FILE PHOTO: The world's largest Airbus A380 passenger plane flies over the Airbus plant in Hamburg
FILE PHOTO: The world's largest Airbus A380 passenger plane flies over the Airbus plant in Hamburg
FILE PHOTO: A first class suite of an Airbus A380 is pictured during a delivery ceremony of Emirates' 100th Airbus A380.
FILE PHOTO: A first class suite of an Airbus A380 is pictured during a delivery ceremony of Emirates' 100th Airbus A380.
FILE PHOTO: General view of economy class of an Airbus A380.
FILE PHOTO: General view of economy class of an Airbus A380.
FILE PHOTO: An onboard bar of an Airbus A380.
FILE PHOTO: An onboard bar of an Airbus A380.
FILE PHOTO: A first class suite of an Airbus A380
FILE PHOTO: A first class suite of an Airbus A380

Europe’s aerospace group Airbus has announced it is set to stop making the A380 super-jumbo after its biggest customer, Emirates, reduced the number of orders for the world’s biggest passenger jet.

Nearly 15 years after the A380’s maiden flight, the aircraft will be taken out of production, the company said in a statement on Thursday. The last of the 500-plus-seat double-deck jet airliner will be delivered in 2021.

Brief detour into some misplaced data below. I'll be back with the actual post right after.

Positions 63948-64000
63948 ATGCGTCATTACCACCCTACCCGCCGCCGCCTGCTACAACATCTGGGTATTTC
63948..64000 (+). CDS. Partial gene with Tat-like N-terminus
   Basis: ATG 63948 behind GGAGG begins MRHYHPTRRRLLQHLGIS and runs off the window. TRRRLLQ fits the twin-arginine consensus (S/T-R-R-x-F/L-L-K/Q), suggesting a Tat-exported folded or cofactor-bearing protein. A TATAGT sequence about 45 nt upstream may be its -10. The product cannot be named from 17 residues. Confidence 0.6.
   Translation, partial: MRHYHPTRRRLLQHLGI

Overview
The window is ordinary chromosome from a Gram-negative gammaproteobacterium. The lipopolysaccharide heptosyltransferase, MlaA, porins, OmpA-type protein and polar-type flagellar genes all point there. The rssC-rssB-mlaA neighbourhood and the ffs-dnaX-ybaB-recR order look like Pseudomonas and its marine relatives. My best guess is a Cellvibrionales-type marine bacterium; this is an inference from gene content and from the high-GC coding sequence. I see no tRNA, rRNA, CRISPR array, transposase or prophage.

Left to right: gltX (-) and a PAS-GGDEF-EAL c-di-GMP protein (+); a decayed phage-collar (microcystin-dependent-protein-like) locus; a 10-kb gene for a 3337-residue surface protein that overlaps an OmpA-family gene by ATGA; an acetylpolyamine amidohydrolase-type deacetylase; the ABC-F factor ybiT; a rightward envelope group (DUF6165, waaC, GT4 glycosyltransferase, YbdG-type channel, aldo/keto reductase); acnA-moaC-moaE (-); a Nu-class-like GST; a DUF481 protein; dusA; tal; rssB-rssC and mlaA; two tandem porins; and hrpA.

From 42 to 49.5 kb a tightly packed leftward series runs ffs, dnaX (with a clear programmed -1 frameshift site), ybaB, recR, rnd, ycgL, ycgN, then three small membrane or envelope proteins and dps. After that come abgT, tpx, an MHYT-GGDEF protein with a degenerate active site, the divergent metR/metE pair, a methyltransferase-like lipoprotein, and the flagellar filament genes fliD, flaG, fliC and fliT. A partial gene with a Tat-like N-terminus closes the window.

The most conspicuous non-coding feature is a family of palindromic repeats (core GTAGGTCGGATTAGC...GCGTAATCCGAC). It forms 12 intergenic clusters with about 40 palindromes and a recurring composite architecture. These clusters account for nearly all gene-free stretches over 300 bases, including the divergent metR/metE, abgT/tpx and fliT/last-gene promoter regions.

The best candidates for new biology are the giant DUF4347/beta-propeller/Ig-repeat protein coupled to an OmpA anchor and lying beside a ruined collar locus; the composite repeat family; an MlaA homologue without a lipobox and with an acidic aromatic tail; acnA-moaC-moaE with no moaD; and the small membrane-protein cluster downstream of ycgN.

Airbus explained its decision by the lack of customers for its flagship aircraft after Emirates decided to cut back on the order of its fleet from 162 to 123 aircraft. 

The airline wants to switch to smaller jets such as A330neo and A350, ordering 40 and 30 of each aircraft model, respectively. The planemaker is to deliver 14 A380s to the company before ceasing production in around two years.

“Today’s announcement is painful for us and the A380 communities worldwide,” Airbus Chief Executive Officer Tom Enders said. “As a result of this decision we have no substantial A380 backlog and hence no basis to sustain production, despite all our sales efforts with other airlines in recent years.”

The European aviation giant said the move may impact up to 3,500 jobs and cost it €463 million (R7 375 million) in losses in 2018.

The A380’s maiden flight was under a Singapore Airlines banner in 2007, with its producer expecting the jet to outshine Boeing’s iconic 747. 

Despite passenger approval of the giant aircraft’s comfort and luxury options, some considered the costly plane a commercial failure due to its relatively small demand. More than a decade after it’s first flight, Airbus has had just 331 orders, mostly from Emirates, for the super-jumbo, according to Forbes.